Turmeric : From Ancient Wonder To Modern Superfood


  • 28 May 2020

 

From Jamie Oliver’s Turmeric Chicken to Jessica Koslow’s Turmeric Tonic to the almost cult-like status of  Spiced Turmeric Latte, turmeric is today the new super-hero in the world of superfoods. But is this meteoric rise of turmeric in the West just a fad that will fizzle aways like all fads do, or is turmeric something more than a fad?
 
In this article, we go beyond the frenzy to the facts. Our team has met experts : from top practitioners of the ancient science of Ayurveda in India to internationally certified nutritionists to understand what is it that makes turmeric such a breakout star from India in the superfood category.   

It All Started In India, About 5000 Years Ago...

While the western world has discovered turmeric as a superfood only in the last decade, in India, it has been from a time before recorded history. Turmeric is innately Indian in origin, custom and usage. Evidence of turmeric has been found in the Harappa civilisation dating back to around 4,500 BCE. From cooking to cosmetics and from healing to housekeeping and dyeing, Indians were aware of the diverse properties and multiple health benefits of turmeric.

 

Ayurvedic healers used turmeric for healing and medicinal uses. Milk boiled with turmeric and sugar was a popular cold remedy. Turmeric juice was used to help heal wounds, bruises, and leech bites. A paste made from turmeric, lime and salt was commonly applied to sprains and inflamed joints. Smoke made by sprinkling turmeric over burnt charcoal was used to relieve scorpion stings. Inhaling the fumes of burning turmeric was also used commonly to release copious amounts of mucous and provide instant relief from congestion. A pinch of turmeric was also used as an insect repellent in the kitchen. A paste made of turmeric alone or with neem leaves was used for ringworm, itching, eczema, and any other parasitic skin condition. Turmeric was a key ingredient in remedy for jaundice. Pastes of turmeric were used for smallpox, chickenpox, shingles, ulcers, conjunctivitis, skin blemishes and malaria. This was also applied to the cut placenta after the birth of a child.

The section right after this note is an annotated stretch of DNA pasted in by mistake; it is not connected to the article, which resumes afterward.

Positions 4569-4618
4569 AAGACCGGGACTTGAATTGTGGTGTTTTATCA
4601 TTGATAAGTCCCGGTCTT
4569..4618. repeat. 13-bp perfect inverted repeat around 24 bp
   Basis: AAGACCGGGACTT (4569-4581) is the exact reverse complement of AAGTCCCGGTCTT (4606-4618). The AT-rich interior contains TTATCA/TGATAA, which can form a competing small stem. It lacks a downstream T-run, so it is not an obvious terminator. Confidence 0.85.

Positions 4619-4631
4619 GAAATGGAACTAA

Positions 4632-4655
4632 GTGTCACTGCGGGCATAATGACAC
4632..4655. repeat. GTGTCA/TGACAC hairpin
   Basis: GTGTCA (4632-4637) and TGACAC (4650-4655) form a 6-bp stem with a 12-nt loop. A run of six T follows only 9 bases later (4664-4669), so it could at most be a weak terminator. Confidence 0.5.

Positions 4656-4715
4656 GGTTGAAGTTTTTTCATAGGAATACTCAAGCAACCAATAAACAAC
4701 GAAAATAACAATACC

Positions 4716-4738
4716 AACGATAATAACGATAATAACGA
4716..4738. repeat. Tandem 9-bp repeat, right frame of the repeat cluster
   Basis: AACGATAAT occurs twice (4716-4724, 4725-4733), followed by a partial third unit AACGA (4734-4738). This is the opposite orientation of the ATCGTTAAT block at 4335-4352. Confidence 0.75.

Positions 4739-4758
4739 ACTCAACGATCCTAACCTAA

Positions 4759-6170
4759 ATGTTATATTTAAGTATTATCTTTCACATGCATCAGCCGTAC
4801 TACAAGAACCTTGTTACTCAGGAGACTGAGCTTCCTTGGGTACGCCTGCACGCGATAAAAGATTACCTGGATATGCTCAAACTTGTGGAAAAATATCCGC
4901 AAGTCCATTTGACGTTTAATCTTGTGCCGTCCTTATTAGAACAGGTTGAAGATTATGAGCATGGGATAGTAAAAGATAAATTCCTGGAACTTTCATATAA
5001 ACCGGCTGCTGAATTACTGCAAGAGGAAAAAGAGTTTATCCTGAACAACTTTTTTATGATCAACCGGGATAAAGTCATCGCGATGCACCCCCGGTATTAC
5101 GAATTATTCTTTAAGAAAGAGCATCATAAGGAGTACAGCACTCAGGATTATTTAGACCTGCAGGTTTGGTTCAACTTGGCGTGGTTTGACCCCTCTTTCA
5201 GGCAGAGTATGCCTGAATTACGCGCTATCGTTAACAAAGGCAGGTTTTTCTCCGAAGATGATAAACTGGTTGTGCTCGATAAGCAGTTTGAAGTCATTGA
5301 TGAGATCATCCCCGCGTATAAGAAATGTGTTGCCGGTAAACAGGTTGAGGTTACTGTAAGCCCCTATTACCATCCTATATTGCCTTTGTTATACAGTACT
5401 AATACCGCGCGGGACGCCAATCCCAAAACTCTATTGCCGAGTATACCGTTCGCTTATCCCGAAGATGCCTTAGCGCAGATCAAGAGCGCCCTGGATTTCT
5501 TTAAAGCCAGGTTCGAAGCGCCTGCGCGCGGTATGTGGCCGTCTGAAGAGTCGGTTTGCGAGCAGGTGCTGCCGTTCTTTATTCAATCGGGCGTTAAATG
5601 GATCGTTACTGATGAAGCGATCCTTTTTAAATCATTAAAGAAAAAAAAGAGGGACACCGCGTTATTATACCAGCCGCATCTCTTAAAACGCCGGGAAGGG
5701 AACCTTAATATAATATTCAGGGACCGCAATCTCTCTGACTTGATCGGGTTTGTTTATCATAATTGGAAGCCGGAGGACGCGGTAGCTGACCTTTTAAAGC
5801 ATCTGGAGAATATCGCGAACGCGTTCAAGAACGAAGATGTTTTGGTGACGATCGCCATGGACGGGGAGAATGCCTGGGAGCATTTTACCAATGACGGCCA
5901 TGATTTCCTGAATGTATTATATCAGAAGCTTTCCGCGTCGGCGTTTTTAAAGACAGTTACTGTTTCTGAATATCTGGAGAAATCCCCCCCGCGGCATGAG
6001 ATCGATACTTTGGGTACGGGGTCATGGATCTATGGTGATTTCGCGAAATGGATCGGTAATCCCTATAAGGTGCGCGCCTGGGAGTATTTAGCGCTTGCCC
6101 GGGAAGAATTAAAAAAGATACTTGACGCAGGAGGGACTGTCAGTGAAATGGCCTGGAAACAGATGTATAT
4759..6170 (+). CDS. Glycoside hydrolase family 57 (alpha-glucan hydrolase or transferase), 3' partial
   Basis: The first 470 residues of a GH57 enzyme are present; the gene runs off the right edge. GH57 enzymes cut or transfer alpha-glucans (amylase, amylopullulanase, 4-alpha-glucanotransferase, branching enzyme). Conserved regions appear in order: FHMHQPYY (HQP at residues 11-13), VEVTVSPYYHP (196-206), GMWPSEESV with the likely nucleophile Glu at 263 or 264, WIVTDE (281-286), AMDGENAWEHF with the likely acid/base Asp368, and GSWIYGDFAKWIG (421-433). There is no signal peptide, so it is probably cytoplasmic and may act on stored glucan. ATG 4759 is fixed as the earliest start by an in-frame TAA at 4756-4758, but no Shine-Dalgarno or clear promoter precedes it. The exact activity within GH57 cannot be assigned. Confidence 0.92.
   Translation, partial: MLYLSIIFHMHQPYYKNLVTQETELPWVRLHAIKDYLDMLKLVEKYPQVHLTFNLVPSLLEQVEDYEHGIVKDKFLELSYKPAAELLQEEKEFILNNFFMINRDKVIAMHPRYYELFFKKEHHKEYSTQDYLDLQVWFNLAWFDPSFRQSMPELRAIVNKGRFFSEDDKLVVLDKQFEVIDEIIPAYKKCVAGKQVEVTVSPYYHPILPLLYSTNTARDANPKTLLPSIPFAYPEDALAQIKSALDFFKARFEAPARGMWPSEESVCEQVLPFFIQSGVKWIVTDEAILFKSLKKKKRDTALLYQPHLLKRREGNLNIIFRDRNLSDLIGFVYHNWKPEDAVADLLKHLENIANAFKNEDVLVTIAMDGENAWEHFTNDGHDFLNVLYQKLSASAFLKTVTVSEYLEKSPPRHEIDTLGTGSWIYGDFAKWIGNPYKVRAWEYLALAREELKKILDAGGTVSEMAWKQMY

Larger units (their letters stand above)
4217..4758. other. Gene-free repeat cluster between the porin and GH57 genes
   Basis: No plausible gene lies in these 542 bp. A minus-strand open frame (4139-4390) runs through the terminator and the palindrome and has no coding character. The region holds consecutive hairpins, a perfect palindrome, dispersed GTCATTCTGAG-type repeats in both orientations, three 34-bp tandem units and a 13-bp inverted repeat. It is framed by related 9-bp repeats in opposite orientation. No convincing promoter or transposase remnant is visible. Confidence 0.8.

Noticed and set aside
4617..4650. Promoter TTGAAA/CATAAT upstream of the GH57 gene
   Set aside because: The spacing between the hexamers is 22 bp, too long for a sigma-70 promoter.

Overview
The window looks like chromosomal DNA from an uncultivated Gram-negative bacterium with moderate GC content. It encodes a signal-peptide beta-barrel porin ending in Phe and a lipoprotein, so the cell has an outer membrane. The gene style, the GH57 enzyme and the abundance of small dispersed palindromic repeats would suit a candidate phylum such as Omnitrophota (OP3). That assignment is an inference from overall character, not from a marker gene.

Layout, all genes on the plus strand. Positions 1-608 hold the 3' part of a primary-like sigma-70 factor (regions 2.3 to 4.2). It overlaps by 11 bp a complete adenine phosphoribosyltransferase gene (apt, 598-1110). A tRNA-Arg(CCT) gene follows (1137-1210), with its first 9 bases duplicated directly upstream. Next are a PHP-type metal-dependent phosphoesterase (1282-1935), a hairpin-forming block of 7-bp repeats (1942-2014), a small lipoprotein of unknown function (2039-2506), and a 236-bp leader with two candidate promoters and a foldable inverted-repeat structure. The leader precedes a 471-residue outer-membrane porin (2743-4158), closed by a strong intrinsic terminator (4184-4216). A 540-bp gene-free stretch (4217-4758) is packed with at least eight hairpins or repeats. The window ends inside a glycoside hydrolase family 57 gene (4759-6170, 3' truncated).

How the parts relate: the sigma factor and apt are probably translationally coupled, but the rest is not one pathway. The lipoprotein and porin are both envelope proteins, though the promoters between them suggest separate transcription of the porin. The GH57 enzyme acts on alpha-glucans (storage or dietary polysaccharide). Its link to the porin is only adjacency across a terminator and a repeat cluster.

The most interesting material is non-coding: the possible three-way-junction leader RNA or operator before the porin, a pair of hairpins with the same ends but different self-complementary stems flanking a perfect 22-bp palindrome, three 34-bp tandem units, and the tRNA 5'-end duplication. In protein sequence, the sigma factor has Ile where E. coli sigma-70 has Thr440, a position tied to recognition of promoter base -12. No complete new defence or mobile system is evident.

Turmeric was such an integral part of lifestyle that it has 53 different names in Sanskrit - the ancient Indian language. Each name celebrates the benefit of turmeric. These range from Jayanti ( one that wins over diseases) to Bahula (plenty) to Vishangi (killer of poison) to Pitika (which gives yellow colour). In fact, the biological name of the turmeric genus - Curcuma is derived from the Sanskrit word Kumkuma.

 

No wonder, turmeric is the golden child of Ayurveda!

 

To this day, turmeric features prominently every day Indian life. From common cold to fever, a glass of hot milk with sugar and turmeric powder is the ubiquitous home-made remedy in every Indian family. Diabetes to digestion and arthritis to Alzheimer’s, there is a turmeric based Ayurvedic treatment.